Rebuilding the American Dream

Monica DoreStaff Writer 


tinyhouseThe American dream usually goes as follows: loving parents and adoring children live in a big house on a big hill with a two car garage and furnished basement.That’s changing now, as some people opt out of the big American dream in exchange for much smaller homes. So small, in fact, that some of them are only 124 square feet in size.
Christopher Smith and Merete Mueller, a young couple from Boulder, Company. first started building their tiny home from the ground up in 2011. The couple was inspired by experience abroad to take on this project. Both Smith and Mueller traveled so often in their youth that they became accustomed to living without much.  This is fitting, since not much can be crammed into such a tiny home. The house has ceilings that are 11 feet high and just enough room for a small kitchen, sleeping loft and small bathroom that holds a gravity fed shower and composting toilet.
Living in a small house offers homeowners more freedom to pick up and move or travel frequently. In an interview with Huffington Post, Meuller explained that “getting rid of stuff can free up so much time, money and energy to focus on the things that really matter.” This is an idea that more and more young couples are beginning to explore, as the desire for an elaborate house begins to seem outdated. With less obligations to a home, traveling becomes a more reasonable dream and money can be spent on things that matter more than living large.
Another benefit to living in a tiny house is the financial aspect. The average cost of heating an American house each winter is nearly $1,000 due to the size and inefficient building structures of  homes. A house that is only 124 square feet, would cost much less to heat. Mueller explained that the financial benefit to living small could encourage others to become “Tiny Housers,” especially in the current financial state of the nation.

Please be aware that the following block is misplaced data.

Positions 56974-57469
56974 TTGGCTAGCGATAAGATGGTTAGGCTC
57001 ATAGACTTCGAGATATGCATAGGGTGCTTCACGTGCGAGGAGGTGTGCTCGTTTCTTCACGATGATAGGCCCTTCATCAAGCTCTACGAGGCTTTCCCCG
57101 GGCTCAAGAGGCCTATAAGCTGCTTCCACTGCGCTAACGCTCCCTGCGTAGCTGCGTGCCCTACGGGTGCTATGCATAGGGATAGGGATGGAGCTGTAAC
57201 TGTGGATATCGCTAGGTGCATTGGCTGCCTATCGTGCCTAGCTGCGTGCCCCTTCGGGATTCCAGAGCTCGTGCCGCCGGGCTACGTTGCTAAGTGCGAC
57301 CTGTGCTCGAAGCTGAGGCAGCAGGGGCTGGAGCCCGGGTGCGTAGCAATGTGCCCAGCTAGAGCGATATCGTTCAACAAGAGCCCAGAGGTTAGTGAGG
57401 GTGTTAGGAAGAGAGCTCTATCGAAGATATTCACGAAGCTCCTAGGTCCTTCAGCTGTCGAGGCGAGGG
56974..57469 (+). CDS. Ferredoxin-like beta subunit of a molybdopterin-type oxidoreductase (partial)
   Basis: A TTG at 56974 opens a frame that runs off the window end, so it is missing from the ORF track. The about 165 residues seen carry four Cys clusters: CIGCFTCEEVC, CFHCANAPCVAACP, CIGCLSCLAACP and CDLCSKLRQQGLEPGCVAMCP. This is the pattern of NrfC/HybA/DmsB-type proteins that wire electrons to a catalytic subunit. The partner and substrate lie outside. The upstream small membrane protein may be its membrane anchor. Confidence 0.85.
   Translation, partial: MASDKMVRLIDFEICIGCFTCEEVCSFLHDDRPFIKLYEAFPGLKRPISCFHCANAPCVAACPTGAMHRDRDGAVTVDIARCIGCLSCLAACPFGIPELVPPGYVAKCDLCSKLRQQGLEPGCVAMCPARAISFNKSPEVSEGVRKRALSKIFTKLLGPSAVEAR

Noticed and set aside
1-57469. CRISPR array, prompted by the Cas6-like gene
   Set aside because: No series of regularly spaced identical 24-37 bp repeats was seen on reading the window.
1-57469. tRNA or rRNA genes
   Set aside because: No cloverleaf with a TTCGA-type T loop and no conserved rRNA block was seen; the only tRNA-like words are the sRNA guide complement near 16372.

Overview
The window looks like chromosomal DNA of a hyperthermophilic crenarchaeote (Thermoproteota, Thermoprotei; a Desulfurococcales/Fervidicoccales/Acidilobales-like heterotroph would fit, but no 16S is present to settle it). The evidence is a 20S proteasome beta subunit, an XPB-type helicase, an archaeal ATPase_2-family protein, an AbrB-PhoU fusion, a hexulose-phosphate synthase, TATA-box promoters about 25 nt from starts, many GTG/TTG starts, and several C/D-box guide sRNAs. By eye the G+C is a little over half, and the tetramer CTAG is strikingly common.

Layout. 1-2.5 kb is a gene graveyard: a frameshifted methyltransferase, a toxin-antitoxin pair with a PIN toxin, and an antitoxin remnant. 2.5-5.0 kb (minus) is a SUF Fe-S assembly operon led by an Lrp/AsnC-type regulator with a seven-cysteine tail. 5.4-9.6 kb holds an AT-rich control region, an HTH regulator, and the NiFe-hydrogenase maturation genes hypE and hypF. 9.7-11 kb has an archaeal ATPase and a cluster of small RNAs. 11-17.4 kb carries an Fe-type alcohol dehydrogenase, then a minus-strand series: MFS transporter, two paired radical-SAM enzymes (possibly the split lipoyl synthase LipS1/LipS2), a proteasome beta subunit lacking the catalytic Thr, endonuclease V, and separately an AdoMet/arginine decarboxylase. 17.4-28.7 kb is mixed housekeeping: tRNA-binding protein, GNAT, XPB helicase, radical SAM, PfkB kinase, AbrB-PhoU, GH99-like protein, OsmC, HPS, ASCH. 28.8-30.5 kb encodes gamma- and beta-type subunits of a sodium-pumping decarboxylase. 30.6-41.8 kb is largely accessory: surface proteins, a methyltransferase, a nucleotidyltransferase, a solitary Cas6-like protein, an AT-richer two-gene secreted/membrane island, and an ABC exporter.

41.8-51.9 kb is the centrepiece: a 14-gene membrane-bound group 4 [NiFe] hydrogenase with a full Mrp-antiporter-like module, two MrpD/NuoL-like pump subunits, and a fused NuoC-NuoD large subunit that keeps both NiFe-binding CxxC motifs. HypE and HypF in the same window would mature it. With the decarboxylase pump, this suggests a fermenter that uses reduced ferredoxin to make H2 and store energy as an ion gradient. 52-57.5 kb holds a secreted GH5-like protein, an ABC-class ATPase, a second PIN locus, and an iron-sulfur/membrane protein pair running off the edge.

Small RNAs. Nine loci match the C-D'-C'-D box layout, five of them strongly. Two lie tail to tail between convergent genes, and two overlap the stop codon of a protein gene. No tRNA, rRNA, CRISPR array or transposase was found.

Living small does have its drawbacks, of course. People who love to decorate or keep objects of sentimental value would certainly find it difficult to contain all of their belongings in such a small space. Smith and Meuller’s home has only enough room for one tiny closet and two built-in bookshelves.
When asked about the hardships of living a life of simplicity, Smith said he misses the luxury of running water. For cooking, cleaning and showering, Smith has to get water from the grocery store and bring it back to their off-the-grid home. The couple works around this drawback, though, by showering at the gym and eating at restaurants more frequently, and Smith said that his home was one of the few tiny houses in existence without running water.
In a culture that obsesses over McMansions and brand-new appliances, living small may seem an unenjoyable experience. For Smith and Meuller however, the benefits of this lifestyle outweigh the drawbacks. “Quality of life isn’t necessarily tied to how big our houses are or how much stuff we own,” said Meuller, “but about the experiences we have and the quality of our relationships.”
More can be seen about the growing interest in living small in Smith and Meuller’s new film, TINY, which is available online and on DVD.


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